Politico has obtained a copy of a draft Executive Order and is reporting the policy changes provide broad authority for federal agencies including FDA, CMS, the U.S. Trade Representative, and other health agencies to develop measures to deal with drug prices. For example, CMS could design Medicare and Medicaid benefits that would reduce out-of-pocket costs for beneficiaries or modify the Part D protected classes. The Executive Order could also include a focus on value-based drug pricing, which would allow agreements between insurers (including Medicare and Medicaid) and manufacturers that tie payment to drug efficacy. This proposal is supported by the pharmaceutical industry. The order is also expected to roll back a federal 340B drug discount program, which was expanded during the Obama administration, and provides discounts to hospitals and clinics that serve a large number of low-income patients. Not all of these proposals would actually reduce total health system drug prices. In some cases, they would merely shift who is paying. House and Senate Democrats have written a letter to the administration requesting a more comprehensive approach in the Executive Order such as measures to increase transparency in drug pricing and increase price competition.

The FDA has already moved to implement a proposal that is focused on speeding up drug approvals. On June 19, the FDA issued draft guidance for comments which is intended to assist companies in getting shorter reviews of generic drug applications. Initially, this policy will focus on older drugs that have limited competition On June 27, the FDA published a list of off-patent, off-exclusivity branded drugs without approved generics as part of a new policy to speed up generic reviews. Previously, the FDA Commissioner announced the FDA will develop a “drug competition action plan” to facilitate competition among expensive drugs after holding a public hearing on ways to accomplish this goal and will move to clear the backlog of FDA reviews of generic drugs.

Initially, curbing excessive drug prices had bipartisan support in Congress, and Congress started to move on drug prices. However, it appears partisan gridlock over the Affordable Care Act (ACA) repeal and replace legislation will thwart any real congressional action this year. The Senate Health, Education, Labor, and Pension (HELP) Committee held a hearing in early June which focused on patient costs for drugs. The HELP hearing demonstrated a lack of bipartisan consensus on the problem and potential solutions, with Republicans focusing on bringing more drugs to the market faster to promote competition and the Democrats focusing on more active policies like government negotiation of Part D prices. A second HELP hearing scheduled for July has been canceled, and it is unlikely a third hearing planned for the fall will be held. The House Energy and Commerce Committee said they are planning a hearing on the issue, but there is no scheduled date.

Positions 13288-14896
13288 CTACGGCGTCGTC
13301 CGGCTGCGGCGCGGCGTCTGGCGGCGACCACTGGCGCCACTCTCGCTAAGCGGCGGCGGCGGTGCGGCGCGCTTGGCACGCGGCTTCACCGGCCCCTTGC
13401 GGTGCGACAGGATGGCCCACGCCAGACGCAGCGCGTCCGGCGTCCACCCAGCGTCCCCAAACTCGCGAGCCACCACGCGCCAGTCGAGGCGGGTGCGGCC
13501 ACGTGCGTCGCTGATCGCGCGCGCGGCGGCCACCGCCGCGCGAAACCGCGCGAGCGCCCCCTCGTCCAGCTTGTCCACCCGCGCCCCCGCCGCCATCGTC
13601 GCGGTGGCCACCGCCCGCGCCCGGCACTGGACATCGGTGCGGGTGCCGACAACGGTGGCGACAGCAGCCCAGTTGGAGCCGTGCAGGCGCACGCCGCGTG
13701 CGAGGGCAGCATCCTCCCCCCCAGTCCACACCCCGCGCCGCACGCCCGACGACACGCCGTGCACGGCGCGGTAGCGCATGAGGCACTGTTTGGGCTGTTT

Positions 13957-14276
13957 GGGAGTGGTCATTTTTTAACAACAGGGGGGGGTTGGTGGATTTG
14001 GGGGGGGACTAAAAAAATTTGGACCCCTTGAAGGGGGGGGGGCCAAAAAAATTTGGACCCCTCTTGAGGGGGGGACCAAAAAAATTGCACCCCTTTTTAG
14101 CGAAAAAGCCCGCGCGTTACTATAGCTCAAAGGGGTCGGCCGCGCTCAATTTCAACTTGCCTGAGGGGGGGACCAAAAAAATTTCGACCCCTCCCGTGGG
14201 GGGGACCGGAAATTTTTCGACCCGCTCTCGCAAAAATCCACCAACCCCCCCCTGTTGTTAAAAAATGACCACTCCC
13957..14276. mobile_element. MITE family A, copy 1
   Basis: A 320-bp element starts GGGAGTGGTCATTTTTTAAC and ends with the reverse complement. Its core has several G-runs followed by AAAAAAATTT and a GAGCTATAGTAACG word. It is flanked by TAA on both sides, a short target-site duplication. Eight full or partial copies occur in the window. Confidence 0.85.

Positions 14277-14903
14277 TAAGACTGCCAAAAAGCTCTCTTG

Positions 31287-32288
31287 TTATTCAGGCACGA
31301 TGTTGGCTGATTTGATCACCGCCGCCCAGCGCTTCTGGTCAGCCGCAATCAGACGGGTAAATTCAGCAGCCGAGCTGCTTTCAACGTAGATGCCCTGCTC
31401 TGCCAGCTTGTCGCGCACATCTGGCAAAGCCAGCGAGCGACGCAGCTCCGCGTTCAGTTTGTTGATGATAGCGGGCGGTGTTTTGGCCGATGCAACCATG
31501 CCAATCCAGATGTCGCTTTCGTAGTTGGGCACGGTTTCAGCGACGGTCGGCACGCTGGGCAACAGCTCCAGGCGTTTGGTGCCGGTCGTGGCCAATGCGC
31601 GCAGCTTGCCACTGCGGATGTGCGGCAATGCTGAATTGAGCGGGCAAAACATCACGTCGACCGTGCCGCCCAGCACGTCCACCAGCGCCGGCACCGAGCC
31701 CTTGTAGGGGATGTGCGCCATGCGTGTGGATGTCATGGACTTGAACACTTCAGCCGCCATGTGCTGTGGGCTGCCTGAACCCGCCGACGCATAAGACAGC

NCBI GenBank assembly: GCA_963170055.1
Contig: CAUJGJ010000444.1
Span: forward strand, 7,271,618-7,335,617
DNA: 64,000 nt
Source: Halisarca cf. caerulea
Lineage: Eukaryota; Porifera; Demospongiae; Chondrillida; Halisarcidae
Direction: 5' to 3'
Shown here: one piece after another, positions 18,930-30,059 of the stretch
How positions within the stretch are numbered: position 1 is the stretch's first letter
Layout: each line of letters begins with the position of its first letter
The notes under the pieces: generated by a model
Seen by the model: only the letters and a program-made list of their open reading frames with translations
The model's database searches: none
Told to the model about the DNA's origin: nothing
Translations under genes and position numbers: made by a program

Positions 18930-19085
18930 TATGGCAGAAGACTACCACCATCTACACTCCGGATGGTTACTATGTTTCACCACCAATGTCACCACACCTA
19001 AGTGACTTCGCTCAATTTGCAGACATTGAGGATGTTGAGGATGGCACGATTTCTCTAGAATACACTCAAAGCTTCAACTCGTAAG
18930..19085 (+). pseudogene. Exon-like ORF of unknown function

States have also moved to address drug prices. In June, Nevada enacted legislation to require increased transparency of drug prices for treatment of diabetes. Companies that have raised a drug’s list price over a certain amount must disclose information about the costs of making and marketing the drug and any rebates provided to Pharmacy Benefit Managers (PBMs). The legislation also includes provisions for more PBM transparency. Vermont already has a drug price transparency statute on the books and has produced a report on egregious drug price spikes. Maryland recently passed legislation that provides authority for the Attorney General to target generic drug makers who increase the acquisition cost of a generic drug more than 50 percent in one year and to impose civil penalties or lower the price, though this has recently been challenged in court.



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CMS Announces Expansion of the Medicare Advantage Value-Based Insurance Design Model

The Centers for Medicare & Medicaid Services (CMS) announced plans to expand the Medicare Advantage (MA) Value-Based Insurance Design (VBID) model to more states and more conditions in 2018 without the experience of the first year's launch, which begins in January 2017. The schedule underlines the Administration's goal of rapidly expanding the use of innovative payment and delivery models that emphasize quality and good outcomes rather than volume of services. VBID models have been used in the private sector to better manage the costs and care of persons with high healthcare needs and the Medicare population, which has the largest number of persons with chronic care conditions, and offers the potential to see even better results for more people.